Campus: Cal Poly, San Luis Obispo -- November 08, 2002

Voters Approve Proposition Giving Cal Poly $37 Million to Build Classrooms


California voters said yes to Proposition 47 by a solid margin Nov. 5, approving a $13 billion school building bond that will give Cal Poly more than $37 million.

Statewide, Proposition 47 received 57.5 percent of the vote. In San Luis Obispo County, where the bond would fund classroom building projects at Cuesta College and K-12 schools in addition to Cal Poly, the measure passed with 52 percent of the vote.

Thanks to voter approval, Cal Poly will receive some $37.3 million over the next two years.
The money will pay for construction of a new engineering building, fill it with high-tech equipment, and provide the university with money to design a new architecture building and prepare plans to remodel a 30-year-old engineering and architecture building.

“Even in a difficult economy, California voters clearly recognized that an investment in education is a sound investment,” said Cal Poly President Warren J. Baker. “Their support will allow Cal Poly to tear down outdated structures to make room for modern facilities designed and equipped to produce tomorrow’s engineers and architects. Thanks to their support, the university will be able to further strengthen its advantage as one of the nation’s top public undergraduate universities.”

The new Engineering IV Building, made possible by Proposition 47, will house the university's aeronautical, mechanical, civil, environmental, industrial and manufacturing engineering programs.

It will allow teachers and students to move out of corrugated metal buildings on the north side of campus that are 40 to 50 years old. They were originally built to house the agricultural welding and related farm shops.

"Passage of Proposition 47 ensures that Cal Poly's College of Engineering will have the facilities we need to continue offering one of the nation's very best engineering and computer science programs,” said College of Engineering Dean Peter Y. Lee.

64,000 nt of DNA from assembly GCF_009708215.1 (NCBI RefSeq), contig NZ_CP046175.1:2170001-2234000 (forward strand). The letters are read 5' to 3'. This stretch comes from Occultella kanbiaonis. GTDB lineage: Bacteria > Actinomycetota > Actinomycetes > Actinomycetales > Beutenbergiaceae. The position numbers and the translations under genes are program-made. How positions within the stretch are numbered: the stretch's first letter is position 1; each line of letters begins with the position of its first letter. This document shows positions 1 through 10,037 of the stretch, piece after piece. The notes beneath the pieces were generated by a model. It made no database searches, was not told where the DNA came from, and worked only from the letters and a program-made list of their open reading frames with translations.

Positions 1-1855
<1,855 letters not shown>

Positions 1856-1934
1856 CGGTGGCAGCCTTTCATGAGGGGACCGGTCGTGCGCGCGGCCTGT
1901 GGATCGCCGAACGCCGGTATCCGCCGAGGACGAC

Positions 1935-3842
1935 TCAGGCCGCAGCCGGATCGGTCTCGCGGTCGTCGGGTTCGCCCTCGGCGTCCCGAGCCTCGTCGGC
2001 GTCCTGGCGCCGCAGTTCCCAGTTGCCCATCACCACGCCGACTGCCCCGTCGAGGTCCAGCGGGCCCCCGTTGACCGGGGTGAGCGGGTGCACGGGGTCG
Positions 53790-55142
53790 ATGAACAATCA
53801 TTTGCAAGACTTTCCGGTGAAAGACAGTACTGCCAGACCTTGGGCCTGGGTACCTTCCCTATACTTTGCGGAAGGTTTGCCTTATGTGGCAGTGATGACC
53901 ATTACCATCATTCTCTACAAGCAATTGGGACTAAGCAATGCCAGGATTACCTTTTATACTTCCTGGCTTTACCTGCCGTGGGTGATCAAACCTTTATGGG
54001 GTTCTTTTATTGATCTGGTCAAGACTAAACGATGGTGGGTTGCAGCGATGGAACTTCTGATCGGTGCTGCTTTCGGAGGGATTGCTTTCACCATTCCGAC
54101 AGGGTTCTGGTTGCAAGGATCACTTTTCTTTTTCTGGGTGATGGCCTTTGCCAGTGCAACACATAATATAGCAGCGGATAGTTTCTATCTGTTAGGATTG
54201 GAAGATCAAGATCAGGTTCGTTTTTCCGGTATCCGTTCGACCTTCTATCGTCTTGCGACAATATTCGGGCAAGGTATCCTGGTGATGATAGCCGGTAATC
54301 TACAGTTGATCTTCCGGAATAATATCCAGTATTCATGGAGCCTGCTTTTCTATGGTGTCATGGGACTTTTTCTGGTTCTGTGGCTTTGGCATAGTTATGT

The new engineering facilities and equipment brought by Proposition 47 funding, Lee said, “will create a lab-centered, state-of-the-art learning environment for the future. “We couldn't be more delighted."

The 112,000 square-foot Engineering IV Building will rise northwest of Kennedy Library, near two existing engineering buildings and one currently under construction — concentrating much of the university's engineering programs in one area.

New high-tech equipment for the Engineering IV Building will include lasers for mapping, visualization, and velocity measurement in the wind and water tunnel laboratories; scanning electron and optical microscopes for the materials engineering laboratories; and helicopter controls and gyroscope controls test systems for the aeronautical engineering control laboratories.

Cal Poly’s architecture program will also benefit from Proposition 47. The university will receive money to design, through the schematic drawing stage, a new multi-story building in the heart of campus for the College of Architecture and Environmental Design. The college educates one in five California architects.

The new architecture building will eventually house the college’s construction management and architecture programs and will provide added lecture space. Plans call for it to be built on the site of the existing Heating and Air Conditioning facility in the campus core. That complex is a conglomeration of small buildings that are 40 to 60 years old.

Finally, Proposition 47 will give Cal Poly funding to prepare plans for remodeling and renovating the 40-year-old Engineering West Building, which houses architecture laboratories and offices, engineering laboratories, and the industrial technology program. The 165,000 square-foot remodel would improve lighting, wiring and classroom and lab space.

Contact: Teresa Hendrix (805) 756-7266


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